September 2013 LIP of the Month

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A review of Kalkarindji - the oldest Phanerozoic flood basalt province

Peter Marshall and Mike Widdowson
University Lecturer in Volcanology, Department of Environment, Earth and Ecology, The Open University, Walton Hall, Milton Keynes MK7 6AA
email: m.widdowson@open.ac.uk; peter.marshall@open.ac.uk

Luke Faggetter
School of Earth & Environment, University of Leeds, Leeds, LS2 9JT U.K.
email: lukefaggetter@hotmail.co.uk

Note also earlier LIP of the Months on the Kalarindji LIP:

October 2005: http://www.largeigneousprovinces.org/05oct

October 2006: http://www.largeigneousprovinces.org/06oct

October 2010 (review of Australian LIPs) http://www.largeigneousprovinces.org/10oct

The Kalkarindji continental flood basalt province (CFBP) of northern Australia is one of the lesser known large igneous provinces (LIPs) in the world. At 505 - 510 Ma (Glass & Phillips, 2006) it is the oldest known CFBP to have been erupted during the Phanerozoic. Investigation of the extent, age, structure volcanology and chronology of the province remains at an early reconnaissance stage. In Northern Territory the basalts are little deformed and the original volcanology and petrology are exceptionally well preserved, despite their age.

What today is known as the Kalkarindji province actually comprises five individual volcanic sub-provinces spread across Northern Territory (NT), Northwestern Queensland (Qld) and Western Australia (WA) with a potential feeder dyke, also in WA (fig. 1). If the current outcrops in these sub-provinces were originally part of a continuous CFBP, then arguably they would have had a considerable pre-erosive extent, and an inferred minimum eruptive volume of 1.5 ϰ 105 km3, similar to that of the well preserved Columbia River Basalt Province, USA. However, since each sub-province corresponds to a different pre-existing depo-basin it is possible that each sub-province may have been geographically independent of one another, and that each was fed by its individual system of volcanic centres. If this is the case, then significant differences in volcanic architecture and differing syn-volcanic palaeo-environments might be expected. On the other hand, the age and geochemistry of the extrusive successions of each sub-province are sufficiently closely related to suggest they are linked a single regional volcanic event.


Figure 1: Map of Australia displaying the modern day outcrop of the basalts of Kalkarindji.

Hardman (1885) originally named the basaltic hills east of the Elvire River as the ‘Great Antrim Plateau’, and in doing so was probably drawing attention to similarities between the Australian examples and the basaltic successions of Antrim, Northern Ireland. However, it wasn’t until David (1932) and later Traves (1955) that the Antrim Plateau Volcanics became better known, and were described as extensive basaltic successions in the Ord-Victoria River Region. The Antrim Plateau Volcanics (APV), is now recognised as the most extensive of the Kalkarindji CFBP sub-provinces, forming a semi-continuous outcrop over c. 40,000 km2 in the Victoria River and East Kimberley Regions of Northern Territory and Western Australia. Tilted sections in the East Kimberley  indicate it has a maximum,thicknesses of 0.2 - 1.1 km (Mory & Beere, 1985), with much thinner successions preserved to the east (Cutovinos et al., 2002).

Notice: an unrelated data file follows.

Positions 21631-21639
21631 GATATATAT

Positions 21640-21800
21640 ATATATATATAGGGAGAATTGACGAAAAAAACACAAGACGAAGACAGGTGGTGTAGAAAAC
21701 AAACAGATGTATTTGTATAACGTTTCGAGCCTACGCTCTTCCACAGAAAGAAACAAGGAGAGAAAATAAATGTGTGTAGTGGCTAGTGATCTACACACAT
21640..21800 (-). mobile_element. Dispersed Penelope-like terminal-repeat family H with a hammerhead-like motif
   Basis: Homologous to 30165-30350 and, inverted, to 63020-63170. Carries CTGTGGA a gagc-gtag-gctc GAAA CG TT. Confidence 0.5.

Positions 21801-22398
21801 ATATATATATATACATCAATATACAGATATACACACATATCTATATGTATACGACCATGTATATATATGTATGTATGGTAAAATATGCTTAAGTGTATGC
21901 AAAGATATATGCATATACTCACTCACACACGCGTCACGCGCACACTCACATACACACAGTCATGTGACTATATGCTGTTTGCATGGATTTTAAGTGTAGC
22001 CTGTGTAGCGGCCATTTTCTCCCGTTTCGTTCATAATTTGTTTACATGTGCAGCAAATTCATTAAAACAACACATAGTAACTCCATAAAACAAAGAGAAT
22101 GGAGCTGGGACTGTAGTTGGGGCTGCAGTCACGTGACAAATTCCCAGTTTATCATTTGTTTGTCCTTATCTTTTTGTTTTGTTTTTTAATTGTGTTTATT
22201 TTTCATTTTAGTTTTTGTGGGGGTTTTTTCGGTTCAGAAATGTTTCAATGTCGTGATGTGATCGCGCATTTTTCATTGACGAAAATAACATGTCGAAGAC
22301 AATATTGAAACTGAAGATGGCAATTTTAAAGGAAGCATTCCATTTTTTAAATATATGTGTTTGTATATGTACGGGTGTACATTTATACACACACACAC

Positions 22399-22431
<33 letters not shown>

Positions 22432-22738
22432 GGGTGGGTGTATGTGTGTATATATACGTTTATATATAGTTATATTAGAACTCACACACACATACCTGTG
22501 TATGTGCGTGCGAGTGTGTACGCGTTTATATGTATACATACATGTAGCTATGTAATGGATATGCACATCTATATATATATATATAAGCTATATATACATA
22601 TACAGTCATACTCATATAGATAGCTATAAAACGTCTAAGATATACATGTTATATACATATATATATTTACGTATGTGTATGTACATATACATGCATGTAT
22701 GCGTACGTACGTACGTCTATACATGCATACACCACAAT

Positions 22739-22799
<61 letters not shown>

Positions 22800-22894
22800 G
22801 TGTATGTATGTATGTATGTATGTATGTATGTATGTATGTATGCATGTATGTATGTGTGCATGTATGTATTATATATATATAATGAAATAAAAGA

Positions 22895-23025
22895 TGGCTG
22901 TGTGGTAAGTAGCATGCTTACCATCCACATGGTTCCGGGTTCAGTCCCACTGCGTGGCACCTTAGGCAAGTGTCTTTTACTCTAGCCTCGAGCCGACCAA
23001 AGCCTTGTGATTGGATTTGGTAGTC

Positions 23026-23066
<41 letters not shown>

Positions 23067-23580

Detailed mapping of the area first occurred in the 1970s (Bultitude, 1971; McElhinny & Luck, 1970; Sweet et al., 1971, 1974a, 1974b). The APV volcanic succession consists of mainly undifferentiated basaltic flow units, occasionally and patchily interspersed with arenaceous and chertified sedimentary units; only 4 readily recognizable units are readily distinguishable in the field (Mory & Beere, 1985). These are the Blackfella Rockhole Member (a laterally-extensive, thick volcanic breccia succession), the Bingy Bingy Basalt Member (a prominent flow field consisting of plagioclase-phyric basalt, and commonly displaying notable brownish weathering and well-developed jointing), the Mt. Close Chert Member (a locally developed sedimentary unit consisting of chertified stromatolite bioherms), and the Malley Spring Sandstone Member.

Located to the west of the APV, in the Kimberley region of Western Australia (17°7’S 125°11’E), is the Milliwindi dyke. This linear shaped dolerite outcrops for ~250km striking NW-SE, cutting across Protopalaeozoic units of the King Leopold orogenic belt at Lennard River (Griffin et al., 1993). This dyke, and other related dolerites in the area, is geochemically indistinguishable from the basalts of the APV. Hanley and Wingate (2000) therefore inferred that these outcrops may be part of a wider dyke swarm, potentially extending as far as Halls Creek to the south (a total distance of ~300 km from coast to Mount Ramsay); if so, these could represent part of a feeder system for the whole Kalkarindji province.

To the east of the APV lie the three satellite provinces of Nutwood Downs Volcanics (NDV), Helen Springs Volcanics (HSV) and the Peaker Piker and Colless Volcanics (PPC). These minor outcrops of basalt were originally mapped as individual expressions of lava by Bultitude (1972). Whilst it has long been suggested that these sub-provinces are likely of similar age to the APV and thus linked, it wasn’t until Glass (2002) that this was confirmed by the matching of chemical signatures. Importantly, Glass also provided the first successful 40Ar/39Ar dating of samples from the HSV and APV which dated the province at 505 - 510 Ma, and further confirming the relationship between the APV and its sub-provinces as being coeval, and part of the same eruptive succession. It was Glass who suggested that the CFBP in its entirety be given the name Kalkarindji – after an aboriginal settlement (17°26′0″S, 130°50′0″E) that lies in the south of the main APV area.

The Table Hill Volcanics (THV) in Western Australia are considered by Glass (2002) and subsequently Evins (2009) as part of the same volcanic expression through geochemical correlation and in stratigraphic relationships by Grey et al. (2005). Situated on the edges of the Officer basin, they lie >1,250 km to the south-west of the APV, outcropping as small basaltic successions covering a similar area as the Peaker Piker volcanics. They are considered synonymous with the Kulyong Volcanics in South Australia (Townsend, 1985). The full extent of these volcanics has been speculated to exceed 90,000 km2 due to correlation with subsurface intrusives found in the Savory sub-basin (NW officer basin; Townsend, 1985). In type section the volcanics are 26 m thick with a maximum thickness reported at 118 m (Townsend, 1985).